The hills west of town break our little group apart and at the Joyce General Store I stop for a cool drink and a chocolate bar. The skies above are blue but to the south things are darker and that is where the road will lead us. I ride part of SR-112 with Narayan Krishnamoorthy. We both marvel at the good weather and wonder how long it will hold. Narayan is a strong and cheerful rider but he's having some hot-foot issues and I'm a bit faster on the climbs. I tell him about a time years ago when Eric Courtney stopped along this section of road to cool his feet in a stream. I also speak from experience and recommend SuperFeet dress-shoe insoles. These plastic insoles don't absorb water and are one item I credit with my long-term lack of foot and knee issues. I also am a firm believer in PowerGrips but I save that sermon for another day.

Soon after I turn north at the SR-112/SR-113 intersection I see other riders heading south I ride north to the Clallam Bay control point and get my card signed at 2:25 PM. The friendly clerk tells me that she made extra sandwiches in anticipation of our group's arrival. I wash down one of the best turkey sandwiches I've ever had with a nice pint of cold milk. Jon Muellner had gotten a bit of a late start and had a flat tire en route, but Jon is a speedy fellow so he's caught up with me now. Jon is riding his single speed Heron today while I'm enjoying riding with a couple of more gears. A couple of days ago I'd outfitted my Kogswell Model G with an old Sturmey-Archer 3-speed hub. I've often said that it really doesn't make that much of a difference how many speeds you have, we are all here for some kind of challenge. I don't think anybody is riding fixed today, but I know of at least three single-speed riders on this brevet and we have folks with the latest in thirty-speed drive trains as well. And I'm sure that Jan is somewhere kilometers down the road on a bike with a few very old, very reliable and very stylish French gears.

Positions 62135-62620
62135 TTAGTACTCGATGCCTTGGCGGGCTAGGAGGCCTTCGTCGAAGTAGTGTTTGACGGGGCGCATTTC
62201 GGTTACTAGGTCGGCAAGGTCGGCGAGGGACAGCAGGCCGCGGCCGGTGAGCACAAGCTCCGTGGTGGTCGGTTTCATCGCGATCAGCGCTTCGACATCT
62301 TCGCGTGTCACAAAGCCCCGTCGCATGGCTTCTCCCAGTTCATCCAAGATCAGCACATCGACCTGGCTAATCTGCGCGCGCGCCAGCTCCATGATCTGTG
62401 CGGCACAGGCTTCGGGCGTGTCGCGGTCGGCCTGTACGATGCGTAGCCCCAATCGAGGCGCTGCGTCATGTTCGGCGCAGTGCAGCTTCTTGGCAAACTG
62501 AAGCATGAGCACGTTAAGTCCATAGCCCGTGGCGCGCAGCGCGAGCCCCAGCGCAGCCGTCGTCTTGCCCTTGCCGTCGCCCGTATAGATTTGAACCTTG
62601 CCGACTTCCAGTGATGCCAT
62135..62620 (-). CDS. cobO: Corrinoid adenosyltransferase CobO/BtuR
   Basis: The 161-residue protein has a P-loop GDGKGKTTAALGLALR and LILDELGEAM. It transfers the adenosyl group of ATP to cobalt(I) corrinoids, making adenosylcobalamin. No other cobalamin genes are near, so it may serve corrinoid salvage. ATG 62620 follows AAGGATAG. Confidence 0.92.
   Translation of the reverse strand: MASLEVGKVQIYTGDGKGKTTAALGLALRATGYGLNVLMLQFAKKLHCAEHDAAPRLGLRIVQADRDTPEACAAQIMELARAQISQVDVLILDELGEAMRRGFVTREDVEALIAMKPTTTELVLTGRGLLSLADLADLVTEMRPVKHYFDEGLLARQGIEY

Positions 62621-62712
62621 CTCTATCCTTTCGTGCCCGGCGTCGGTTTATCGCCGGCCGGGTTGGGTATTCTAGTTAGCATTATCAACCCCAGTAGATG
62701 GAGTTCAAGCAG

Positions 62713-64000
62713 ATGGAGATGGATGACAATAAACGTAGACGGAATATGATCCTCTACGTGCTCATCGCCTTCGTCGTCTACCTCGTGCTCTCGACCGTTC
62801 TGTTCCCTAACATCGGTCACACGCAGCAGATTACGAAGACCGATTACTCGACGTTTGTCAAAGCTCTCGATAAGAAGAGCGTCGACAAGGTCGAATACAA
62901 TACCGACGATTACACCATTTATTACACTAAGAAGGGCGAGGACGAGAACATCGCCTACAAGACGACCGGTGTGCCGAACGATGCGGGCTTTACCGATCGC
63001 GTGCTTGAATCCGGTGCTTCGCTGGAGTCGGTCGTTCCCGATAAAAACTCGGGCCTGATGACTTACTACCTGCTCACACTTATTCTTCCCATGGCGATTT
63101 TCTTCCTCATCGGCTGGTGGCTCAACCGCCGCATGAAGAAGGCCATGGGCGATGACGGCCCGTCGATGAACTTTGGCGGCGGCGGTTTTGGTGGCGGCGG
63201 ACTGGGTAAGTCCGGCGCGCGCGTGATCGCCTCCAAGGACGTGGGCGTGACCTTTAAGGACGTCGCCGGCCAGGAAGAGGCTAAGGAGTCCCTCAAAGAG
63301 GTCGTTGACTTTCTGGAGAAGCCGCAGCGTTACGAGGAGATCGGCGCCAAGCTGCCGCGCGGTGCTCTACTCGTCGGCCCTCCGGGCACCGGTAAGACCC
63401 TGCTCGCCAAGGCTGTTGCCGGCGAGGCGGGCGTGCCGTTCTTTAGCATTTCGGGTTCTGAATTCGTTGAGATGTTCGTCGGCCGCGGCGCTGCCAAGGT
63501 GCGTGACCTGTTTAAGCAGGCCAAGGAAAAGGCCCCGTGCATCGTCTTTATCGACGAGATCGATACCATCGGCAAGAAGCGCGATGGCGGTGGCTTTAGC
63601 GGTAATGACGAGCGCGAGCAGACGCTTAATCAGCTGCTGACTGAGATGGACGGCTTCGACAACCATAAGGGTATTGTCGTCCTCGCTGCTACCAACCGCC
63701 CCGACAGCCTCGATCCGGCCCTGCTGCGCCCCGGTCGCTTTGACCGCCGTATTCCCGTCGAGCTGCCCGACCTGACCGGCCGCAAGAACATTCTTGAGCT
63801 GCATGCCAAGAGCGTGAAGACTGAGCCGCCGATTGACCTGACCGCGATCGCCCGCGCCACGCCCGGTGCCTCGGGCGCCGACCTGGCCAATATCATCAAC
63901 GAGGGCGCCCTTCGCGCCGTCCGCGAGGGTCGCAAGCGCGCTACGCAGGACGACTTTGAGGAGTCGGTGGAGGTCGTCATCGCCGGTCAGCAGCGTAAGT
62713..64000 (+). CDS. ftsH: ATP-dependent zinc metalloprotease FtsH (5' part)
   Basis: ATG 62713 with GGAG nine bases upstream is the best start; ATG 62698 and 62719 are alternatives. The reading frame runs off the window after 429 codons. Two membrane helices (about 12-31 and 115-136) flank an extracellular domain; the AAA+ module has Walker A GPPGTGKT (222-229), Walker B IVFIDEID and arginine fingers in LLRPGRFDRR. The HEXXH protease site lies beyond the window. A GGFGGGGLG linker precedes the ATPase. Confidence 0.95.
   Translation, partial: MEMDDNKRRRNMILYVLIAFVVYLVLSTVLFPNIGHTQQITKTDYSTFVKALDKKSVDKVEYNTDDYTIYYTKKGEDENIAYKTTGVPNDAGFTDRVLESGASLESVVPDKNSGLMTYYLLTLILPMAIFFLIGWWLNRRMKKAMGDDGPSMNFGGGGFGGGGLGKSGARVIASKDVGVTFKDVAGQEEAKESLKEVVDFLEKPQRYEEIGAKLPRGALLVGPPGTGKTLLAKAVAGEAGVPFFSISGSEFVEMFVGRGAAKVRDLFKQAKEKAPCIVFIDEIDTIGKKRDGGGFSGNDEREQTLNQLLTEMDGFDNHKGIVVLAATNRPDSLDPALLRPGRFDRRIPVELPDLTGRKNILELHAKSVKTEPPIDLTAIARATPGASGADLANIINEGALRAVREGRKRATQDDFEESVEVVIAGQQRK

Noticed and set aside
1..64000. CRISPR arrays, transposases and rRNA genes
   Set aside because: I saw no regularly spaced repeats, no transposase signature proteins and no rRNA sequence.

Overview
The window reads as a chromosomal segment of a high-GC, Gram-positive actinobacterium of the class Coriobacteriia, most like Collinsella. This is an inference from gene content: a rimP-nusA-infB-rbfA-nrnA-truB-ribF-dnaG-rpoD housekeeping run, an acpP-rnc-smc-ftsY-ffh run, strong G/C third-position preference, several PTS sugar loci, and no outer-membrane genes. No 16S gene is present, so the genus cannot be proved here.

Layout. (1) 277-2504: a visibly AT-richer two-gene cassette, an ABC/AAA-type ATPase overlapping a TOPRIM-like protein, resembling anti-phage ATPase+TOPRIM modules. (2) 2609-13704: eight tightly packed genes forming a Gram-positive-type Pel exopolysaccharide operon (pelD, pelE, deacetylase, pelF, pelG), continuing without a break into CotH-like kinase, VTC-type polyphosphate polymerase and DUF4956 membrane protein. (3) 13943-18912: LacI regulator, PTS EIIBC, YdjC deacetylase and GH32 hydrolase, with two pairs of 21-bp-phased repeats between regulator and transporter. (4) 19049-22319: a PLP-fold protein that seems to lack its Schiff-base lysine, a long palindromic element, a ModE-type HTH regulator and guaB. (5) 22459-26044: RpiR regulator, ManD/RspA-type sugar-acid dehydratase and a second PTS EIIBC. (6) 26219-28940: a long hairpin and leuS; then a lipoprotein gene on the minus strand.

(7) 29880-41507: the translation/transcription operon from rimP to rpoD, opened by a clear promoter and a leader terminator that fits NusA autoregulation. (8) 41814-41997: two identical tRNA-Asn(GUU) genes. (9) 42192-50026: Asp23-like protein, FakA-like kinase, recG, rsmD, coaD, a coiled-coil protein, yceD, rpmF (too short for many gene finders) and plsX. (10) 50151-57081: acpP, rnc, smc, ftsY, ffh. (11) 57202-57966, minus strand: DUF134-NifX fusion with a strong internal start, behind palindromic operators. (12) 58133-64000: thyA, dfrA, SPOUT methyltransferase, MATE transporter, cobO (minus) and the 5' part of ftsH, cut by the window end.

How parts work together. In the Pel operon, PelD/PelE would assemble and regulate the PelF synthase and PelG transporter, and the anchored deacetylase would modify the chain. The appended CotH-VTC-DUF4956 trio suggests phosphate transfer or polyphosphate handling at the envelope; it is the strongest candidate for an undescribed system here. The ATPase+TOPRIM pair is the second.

Jon and I leave Clallam Bay together but on the climb up Burnt Mountain Jon drops me just like I'd dropped Narayan. It's nothing personal, we all just ride at the pace that makes sense at the time.

It's still not raining when I pull into Forks at 4:38 PM. It's a rare thing to see Forks in sunlight and there are many cheerful randonneurs here. Shane Balkovetz tops out my water bottles and I buy random items that interest me: Tiger's Milk bars, a Frappuccino, Kozy Shack Flan, a small tube of petroleum jelly and a can of Starbucks Double Shot. The Flan and Frappuccino are immediate fuel, the petroleum jelly is lube for the biological parts of the drive train and the Tiger's Milk and Double Shot are items that I'll save for a dark and stormy night. I roll south.

The miles now are a mix of hills, clear-cuts, sea views and trees. Sometimes there are signs that say things like "Big Cedar Tree" with an arrow pointing somewhere. Once there were lots of big trees out here, now I'm reminded of the line from the song about taking all the trees and putting them in a tree museum. The Big Cedar Tree sign isn't the only odd thing I encounter. Pulled over at a wide spot in the road I see a Ford Explorer SUV. Nothing odd there until I notice a small sticker on the back window. I'm enough of a sticker nerd that I recognize the font and can tell you who printed the sticker, it's the Microcosm folks out of Portland. The Microcosm folks are great, grass-roots people who mostly run their business on human power. But this sticker must have been issued out of their irony department because it reads "ONE LESS CAR" I can't help thinking that maybe the Explorer owners should've gotten one of the other Microcosm stickers as well, the one that reads "Environmental stickers don't mean shit when they are stuck to cars!"